We can dismiss robo advice as something that won’t take off but I think that would be foolish.
Is the trusty “old” financial planner soon to be consigned to the dusty books of history (or Wikipedia)?
It’s a challenging question; with so much innovation in a relatively small period of time how much of a battering can the industry take?
Rapid technological advancements make it very hard for industries like financial planning to keep pace. This is in part because so much of what is done is old fashioned face-to-face advice but the accessibility (via the web) of much of what an adviser does means that this is being challenged, and could perhaps change the face of financial advice for ever.
We have seen this with the growth of DIY investors. For years direct propositions sat in the background with financial advice in prominence, but technology created the behemoth company that is Hargreaves Lansdown (the reality is that there is very little that can destroy that business model (except themselves), and it will simply grow).
The latest challenge is the birth of robo advice. Some would have you believe that this technological development is the final nail in the coffin for financial advice, and I want to explore whether there is truth in this or to quote XFiles “it’s fear mongering claptrap isolationist techno paranoia”!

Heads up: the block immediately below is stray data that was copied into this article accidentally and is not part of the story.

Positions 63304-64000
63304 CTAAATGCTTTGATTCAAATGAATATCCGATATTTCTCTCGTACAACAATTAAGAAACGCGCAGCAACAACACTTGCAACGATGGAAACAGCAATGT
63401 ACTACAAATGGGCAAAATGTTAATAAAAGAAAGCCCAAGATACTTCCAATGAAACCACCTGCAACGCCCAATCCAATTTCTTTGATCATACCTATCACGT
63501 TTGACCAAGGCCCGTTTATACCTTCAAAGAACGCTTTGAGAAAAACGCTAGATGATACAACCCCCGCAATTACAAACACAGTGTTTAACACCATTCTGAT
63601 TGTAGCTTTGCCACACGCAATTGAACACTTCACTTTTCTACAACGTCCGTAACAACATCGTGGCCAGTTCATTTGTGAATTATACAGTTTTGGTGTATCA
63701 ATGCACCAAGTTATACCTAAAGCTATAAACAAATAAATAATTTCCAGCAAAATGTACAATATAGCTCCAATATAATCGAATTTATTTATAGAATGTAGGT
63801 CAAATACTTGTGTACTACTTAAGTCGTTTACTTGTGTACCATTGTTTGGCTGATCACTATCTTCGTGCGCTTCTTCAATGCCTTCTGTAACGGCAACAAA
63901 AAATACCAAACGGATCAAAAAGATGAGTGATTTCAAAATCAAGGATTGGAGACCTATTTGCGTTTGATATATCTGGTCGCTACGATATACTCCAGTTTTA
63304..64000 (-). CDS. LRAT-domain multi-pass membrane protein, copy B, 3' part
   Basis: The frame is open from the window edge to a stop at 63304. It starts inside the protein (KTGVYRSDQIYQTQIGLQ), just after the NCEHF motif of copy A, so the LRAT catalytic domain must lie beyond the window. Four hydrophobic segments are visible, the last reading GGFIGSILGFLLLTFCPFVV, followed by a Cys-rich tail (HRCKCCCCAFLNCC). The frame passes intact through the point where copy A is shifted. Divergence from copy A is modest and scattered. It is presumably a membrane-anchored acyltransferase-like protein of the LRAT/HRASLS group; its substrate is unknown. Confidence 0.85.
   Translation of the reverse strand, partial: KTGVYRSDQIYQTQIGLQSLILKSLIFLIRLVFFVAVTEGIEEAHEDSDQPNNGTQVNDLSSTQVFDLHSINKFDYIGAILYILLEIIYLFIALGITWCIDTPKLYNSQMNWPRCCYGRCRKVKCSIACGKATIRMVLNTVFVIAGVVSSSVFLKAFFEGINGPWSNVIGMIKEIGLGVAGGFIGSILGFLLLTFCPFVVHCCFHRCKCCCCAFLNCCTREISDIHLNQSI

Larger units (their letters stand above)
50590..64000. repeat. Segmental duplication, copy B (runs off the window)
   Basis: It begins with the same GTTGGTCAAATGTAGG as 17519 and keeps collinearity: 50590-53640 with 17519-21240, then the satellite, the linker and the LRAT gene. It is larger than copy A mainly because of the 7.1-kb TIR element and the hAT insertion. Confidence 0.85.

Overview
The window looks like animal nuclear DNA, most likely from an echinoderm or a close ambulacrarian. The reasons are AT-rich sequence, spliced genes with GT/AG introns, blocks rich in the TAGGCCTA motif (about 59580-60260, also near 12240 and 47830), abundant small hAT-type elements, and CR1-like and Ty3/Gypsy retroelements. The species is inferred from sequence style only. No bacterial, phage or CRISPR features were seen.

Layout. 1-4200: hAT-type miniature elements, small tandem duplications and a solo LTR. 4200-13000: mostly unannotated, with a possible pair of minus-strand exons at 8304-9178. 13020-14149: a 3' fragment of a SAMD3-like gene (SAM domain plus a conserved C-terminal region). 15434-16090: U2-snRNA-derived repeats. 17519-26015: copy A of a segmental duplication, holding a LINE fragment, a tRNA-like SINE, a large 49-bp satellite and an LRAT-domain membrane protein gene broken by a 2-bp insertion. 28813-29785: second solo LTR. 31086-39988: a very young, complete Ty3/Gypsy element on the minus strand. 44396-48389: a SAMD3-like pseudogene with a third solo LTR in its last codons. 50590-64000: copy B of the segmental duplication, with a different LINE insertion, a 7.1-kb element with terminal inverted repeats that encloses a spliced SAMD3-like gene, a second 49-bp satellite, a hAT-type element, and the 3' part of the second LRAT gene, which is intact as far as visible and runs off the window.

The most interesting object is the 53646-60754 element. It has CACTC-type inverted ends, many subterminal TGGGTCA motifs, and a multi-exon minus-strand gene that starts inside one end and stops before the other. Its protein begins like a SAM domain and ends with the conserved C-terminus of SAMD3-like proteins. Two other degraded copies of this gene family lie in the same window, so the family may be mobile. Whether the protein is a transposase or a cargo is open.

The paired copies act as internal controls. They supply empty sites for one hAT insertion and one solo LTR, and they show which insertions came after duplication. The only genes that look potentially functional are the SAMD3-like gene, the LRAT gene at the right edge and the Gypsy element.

What is robo advice?
The origins come from the US, Canada and Australia with its popularity growing in Europe and India. The offering is somewhat different to that proposed in the UK. Within the US it is all about investments, and matching someone with the right options. It doesn’t cover more technical issues like estate and retirement planning which is a key element of the advice process.
Clearly others have seen technology develop in this way, and feel there are no barriers to what else it can do. The aim in the UK is to build on what is out there and go further to develop solutions which take on what an adviser does. This might seem far-fetched but there are people developing this technology.
Ultimately the aim is to develop a virtual adviser where there is no human interaction but where the same outcomes are achieved (if not better outcomes)!
Will it work?
We know the technology is being developed, and is being tested. This is the first step. The second step is how to do you get people to use it and who will promote it.
Hargreaves built their model over a 30 year plus period, others have tried to replicate this and failed. Engagement with the end consumer is very hard, and simply having the technology on its own doesn’t equate to success.
But the millennials (those born between the early eighties and 2000s) are the ones most likely to engage with this technology. These individuals are tech savvy, and happy to interact with a machine rather than a human. For them online banking, shopping and communication are all part of everyday life and in theory, these solutions would be perfect for them.
So who has the ability to make this work? It is unlikely to be an unknown brand without any financial resource.